Our previous work showed that CPPs attenuated tau hyperphosphorylation and cognitive impairments in hTau transfected mice [28]. In the current study, we found that CPPs significantly ameliorated cognitive defects in APP/PS1 mice after one-month intragastric administration. In addition, coincubation of CPPs with BACE1 in cultured cells inhibited BACE1 activity in vitro. Hence, our findings indicated that CPPs-mediated down-regulation of BACE1 activity might be a potential therapeutic strategy for mitigating cognitive deficits in AD.

Results

CPPs alleviated cognitive impairments in APP/PS1 mice

Alterations in behavioral and cognitive functions, including learning and memory, are one of the characteristic features of AD [29]. To explore whether CPPs can attenuate behavioral impairments in the APP/PS1 AD mice model, we assessed the behavioral changes in 6.5-month-old wild-type (WT) and APP/PS1 mice, with or without the one-month daily intragastric (IG) administration of 100 and 300 mg/kg of CPPs, when normal saline served as vehicle control. At the age of 6.5 month, we first performed open field test and elevated plus maze test to detect the anxiety-like behavior in the mice. There was no significant difference in center duration among all groups in the open field test (Figure 1A, 1B). However, in the elevated plus maze test a significant reduction in the open-Arm entries was observed in APP/PS1 mice compared with WT mice, whereas there was an upward trend in the 100 or 300 mg/kg CPPs treated APP/PS1 mice with no statistical difference as compared with the control WT mice (Figure 1C). On the other hand, no obvious difference in open-Arm duration was observed among all the groups (Figure 1D). These findings indicated that CPPs treatment might attenuate anxiety-like behavior of APP/PS1 mice.

CPPs alleviated cognitive impairments in APP/PS1 mice. 5.5-month-old C57/BL6 mice served as WT control and were treated with IG administration of normal saline for one month. 5.5-month-old APP/PS1 mice were treated with one-month IG administration of 100 or 300 mg/kg of CPPs, or with normal saline as positive control. At the age of 6.5 month, all the mice were assessed in behavioral tests. (A–D) Open field tests and Elevated plus maze tests were used to assess the anxiety-like behavior of mice. (A) Representative trajectory, (B) Center duration, (C) Open-Arm entry, (D) Open-Arm duration. (E, F) NOR experiment was performed to assess the recognition index. (E) Recognition index between object A and B were detected. Recognition index were recorded in 5 min. After 24 h, object C was used instead of object B. (F) Recognition index between object A and C were detected. (G–L) Morris water maze (MWM) test was performed to evaluate the spatial memory of mice. (G) Escape latency of during the 5 days trial. (H) Representative trajectory of mice in the probe trial. (I) The first passage time of the platform in the target quadrant in 60 sec after removing the platform. (J) The number of crossing times. (K) The time spent in target quadrant. (L) The total swimming distance of each group. P value significance is calculated from a one-way ANOVA or two-way ANOVA. *P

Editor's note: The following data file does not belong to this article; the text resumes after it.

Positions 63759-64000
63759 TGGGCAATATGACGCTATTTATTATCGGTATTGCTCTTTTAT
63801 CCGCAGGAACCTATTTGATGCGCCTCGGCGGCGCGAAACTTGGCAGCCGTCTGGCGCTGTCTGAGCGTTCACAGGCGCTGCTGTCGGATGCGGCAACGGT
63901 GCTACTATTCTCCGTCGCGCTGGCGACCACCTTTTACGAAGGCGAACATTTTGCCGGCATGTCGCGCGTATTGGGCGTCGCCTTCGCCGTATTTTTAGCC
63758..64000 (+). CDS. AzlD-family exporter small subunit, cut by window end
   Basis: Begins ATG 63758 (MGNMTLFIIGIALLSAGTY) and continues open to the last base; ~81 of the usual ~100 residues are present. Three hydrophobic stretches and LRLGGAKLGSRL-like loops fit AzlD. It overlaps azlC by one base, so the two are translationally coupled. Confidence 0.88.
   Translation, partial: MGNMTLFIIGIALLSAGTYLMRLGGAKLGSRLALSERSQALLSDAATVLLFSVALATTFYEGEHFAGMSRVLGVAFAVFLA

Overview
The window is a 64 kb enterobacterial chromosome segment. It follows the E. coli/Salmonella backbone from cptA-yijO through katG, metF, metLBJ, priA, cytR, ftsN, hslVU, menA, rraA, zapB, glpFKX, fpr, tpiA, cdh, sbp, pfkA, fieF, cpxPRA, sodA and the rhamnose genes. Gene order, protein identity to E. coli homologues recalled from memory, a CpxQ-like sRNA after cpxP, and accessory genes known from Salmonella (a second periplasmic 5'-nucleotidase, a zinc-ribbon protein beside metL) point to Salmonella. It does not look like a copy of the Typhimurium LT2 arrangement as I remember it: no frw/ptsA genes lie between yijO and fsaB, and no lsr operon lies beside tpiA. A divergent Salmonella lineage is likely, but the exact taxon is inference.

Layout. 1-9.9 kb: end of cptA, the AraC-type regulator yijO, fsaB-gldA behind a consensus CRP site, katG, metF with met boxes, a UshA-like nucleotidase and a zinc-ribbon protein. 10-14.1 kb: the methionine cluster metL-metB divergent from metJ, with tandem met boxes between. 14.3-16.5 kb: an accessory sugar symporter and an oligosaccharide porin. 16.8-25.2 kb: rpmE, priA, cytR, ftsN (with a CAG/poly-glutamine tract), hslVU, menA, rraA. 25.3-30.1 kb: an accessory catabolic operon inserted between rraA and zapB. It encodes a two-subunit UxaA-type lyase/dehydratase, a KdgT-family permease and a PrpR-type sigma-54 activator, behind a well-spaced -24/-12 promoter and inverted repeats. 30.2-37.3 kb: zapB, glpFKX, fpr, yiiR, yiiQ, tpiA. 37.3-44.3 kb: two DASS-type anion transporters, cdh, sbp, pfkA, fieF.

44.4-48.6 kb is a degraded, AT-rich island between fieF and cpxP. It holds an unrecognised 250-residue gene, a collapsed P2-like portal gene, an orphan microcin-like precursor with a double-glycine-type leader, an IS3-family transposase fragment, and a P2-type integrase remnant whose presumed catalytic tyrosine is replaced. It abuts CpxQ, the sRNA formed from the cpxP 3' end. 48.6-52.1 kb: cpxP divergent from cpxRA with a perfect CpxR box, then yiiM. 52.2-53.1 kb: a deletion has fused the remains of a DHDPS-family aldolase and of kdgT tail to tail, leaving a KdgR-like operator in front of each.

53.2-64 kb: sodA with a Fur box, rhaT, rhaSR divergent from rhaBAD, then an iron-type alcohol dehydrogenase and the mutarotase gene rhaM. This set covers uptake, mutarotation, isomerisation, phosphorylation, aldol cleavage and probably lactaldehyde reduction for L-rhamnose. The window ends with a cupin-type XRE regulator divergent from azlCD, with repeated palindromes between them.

Figure 1. CPPs alleviated cognitive impairments in APP/PS1 mice. 5.5-month-old C57/BL6 mice served as WT control and were treated with IG administration of normal saline for one month. 5.5-month-old APP/PS1 mice were treated with one-month IG administration of 100 or 300 mg/kg of CPPs, or with normal saline as positive control. At the age of 6.5 month, all the mice were assessed in behavioral tests. (AD) Open field tests and Elevated plus maze tests were used to assess the anxiety-like behavior of mice. (A) Representative trajectory, (B) Center duration, (C) Open-Arm entry, (D) Open-Arm duration. (E, F) NOR experiment was performed to assess the recognition index. (E) Recognition index between object A and B were detected. Recognition index were recorded in 5 min. After 24 h, object C was used instead of object B. (F) Recognition index between object A and C were detected. (GL) Morris water maze (MWM) test was performed to evaluate the spatial memory of mice. (G) Escape latency of during the 5 days trial. (H) Representative trajectory of mice in the probe trial. (I) The first passage time of the platform in the target quadrant in 60 sec after removing the platform. (J) The number of crossing times. (K) The time spent in target quadrant. (L) The total swimming distance of each group. P value significance is calculated from a one-way ANOVA or two-way ANOVA. *P < 0.05, **P < 0.01, vs. WT control mice, #P < 0.05, ##P < 0.01 vs. positive control (APP/PS1 mice without CPPs treatment), n = 6.